This post is a detailed description of a corporate marketer’s profile and how things have changed in this role over the past six years. It used to be that things changed every decade, now it changes every two years. Your challenges are forcing you off of your comfort zone and you better get ready because there’s more coming. Read on to learn more.
You usually sit in front of a shiny PC or Mac. You prefer subtle, yet nice clothing because it allows you to blend in with your smart, yet insufferably humble coworkers. When you shine, you do because of your smarts and not your looks but can probably pull off a sharp look on demand. It’s clear now that those nights or early mornings at Equinox Fitness with your personal trainer are paying off. Maybe you started an organic diet or don’t care about organic as long as it’s balanced.
You are an up and coming corporate marketer.
The city where you are located could be San Francisco, New York, Chicago, Los Angeles or Boston and in the posh part of town of course. Maybe you work from home and spend the days in your home office and you have time to spend with your family.
You are always drinking coffee.
Because of your experience and education, you know a lot about what you do and what you do is marketing.
Six years ago your main concern was how to impress your boss and how to clearly tell your agency what to do. There was stress of course. The endless meetings that went nowhere, the boss that was behind the times yet forced you to drive marketing programs that are now considered old media. After all, you were there to grow professionally and not to be a paper pusher. But you dealt with that because the perks outweighed the sharp edges.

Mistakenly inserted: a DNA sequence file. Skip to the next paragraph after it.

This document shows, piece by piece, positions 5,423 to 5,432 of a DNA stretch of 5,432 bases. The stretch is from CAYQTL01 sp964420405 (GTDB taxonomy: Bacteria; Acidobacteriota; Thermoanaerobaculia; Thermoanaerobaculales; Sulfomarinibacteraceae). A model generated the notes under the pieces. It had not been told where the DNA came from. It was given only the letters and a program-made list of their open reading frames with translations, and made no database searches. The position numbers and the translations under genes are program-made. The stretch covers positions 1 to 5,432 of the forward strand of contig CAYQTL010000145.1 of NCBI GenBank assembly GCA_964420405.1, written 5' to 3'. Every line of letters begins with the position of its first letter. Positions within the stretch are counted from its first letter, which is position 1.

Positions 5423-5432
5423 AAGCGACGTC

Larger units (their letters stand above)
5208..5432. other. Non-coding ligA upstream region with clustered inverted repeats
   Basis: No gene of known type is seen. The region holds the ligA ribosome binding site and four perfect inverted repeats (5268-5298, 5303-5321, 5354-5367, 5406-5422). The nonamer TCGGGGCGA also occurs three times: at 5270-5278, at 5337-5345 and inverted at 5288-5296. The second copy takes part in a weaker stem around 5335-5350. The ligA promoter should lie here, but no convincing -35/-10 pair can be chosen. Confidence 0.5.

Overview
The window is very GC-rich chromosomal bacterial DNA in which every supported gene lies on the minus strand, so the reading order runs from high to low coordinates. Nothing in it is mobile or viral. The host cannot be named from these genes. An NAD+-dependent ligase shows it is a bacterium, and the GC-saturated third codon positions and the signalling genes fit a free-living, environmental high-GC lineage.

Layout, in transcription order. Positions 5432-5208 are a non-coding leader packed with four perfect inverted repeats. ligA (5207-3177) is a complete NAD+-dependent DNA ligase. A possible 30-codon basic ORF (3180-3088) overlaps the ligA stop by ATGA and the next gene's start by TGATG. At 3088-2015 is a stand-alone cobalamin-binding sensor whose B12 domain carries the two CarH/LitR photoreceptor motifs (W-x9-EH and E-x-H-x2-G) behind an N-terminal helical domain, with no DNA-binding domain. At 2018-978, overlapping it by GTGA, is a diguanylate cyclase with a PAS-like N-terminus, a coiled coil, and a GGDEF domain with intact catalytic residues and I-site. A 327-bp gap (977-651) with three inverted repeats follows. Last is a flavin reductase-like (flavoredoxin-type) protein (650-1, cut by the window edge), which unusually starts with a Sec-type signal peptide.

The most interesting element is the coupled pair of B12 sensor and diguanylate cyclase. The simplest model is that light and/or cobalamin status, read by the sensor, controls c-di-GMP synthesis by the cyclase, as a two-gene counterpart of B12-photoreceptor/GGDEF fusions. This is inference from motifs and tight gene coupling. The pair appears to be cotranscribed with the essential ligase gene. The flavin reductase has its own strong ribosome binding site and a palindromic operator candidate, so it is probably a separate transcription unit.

Four years ago things started to change very quickly. Search marketing was all the rage and you or your agency had no idea what it was so not too much attention was given to it. Just now you are starting to realize that you should have mastered search engine marketing a while ago, but you still have things under control. There is so much to measure and you do your best to come up with comparisons that your boss will understand. You learn how to tell your boss (nicely) that Google is used by every one (Yes, even C-level executives) to search for information. You were ready for that moment when you said, “see, you are a C-level executive and you use Google. The proof’s in the pudding, you exclaimed as you had this moment you thought it would change everything. But even then their answers where something like, “Joe, I have no time to Google, I am too busy talking to the CEO”. You just sigh.
A couple of years ago things got really out of control with social media and the twitterification of marketing. You were OK with fast pace but your company was slow to catch on. The agency had no idea what hit them. If you were running thing you would do it the way Ted Rubin is running things at e.l.f. cosmetics. You would put yourself at the forefront of the hustle and bustle and would utilize every single tool that is available to you as a marketer to use money more efficiently, to drive awareness and to deeply influence the bottom line. But you are not running things, at least not yet.
You took to action and built a personal brand for yourself and you taught your co-workers by example but without being preachy. You became a filter of noise. Now you have a larger following than your brand and are looking to help your employer move things forward by using your personal brand. Unfortunately things are not going to be easy. The big cheese needs to control the message and the employees as well.
So what do you do?
You have two options that come in different shades of green and gray. You either find another job where you can bloom or settle. The reasons why you choose either are very personal and I respect them. We don’t really have to go into detail about them right now, unless you want to share them in the comments.
But what about the employer?
Your employees have options and will exercise them if the company does not evolve to accomodate them. Sure, you will hold on to smart people, but you will forever be forfeiting the ones that can propel your company to new heights. The ones that break the mold. The ingenious workers that will put your company at the forefront of innovation faster than your competition.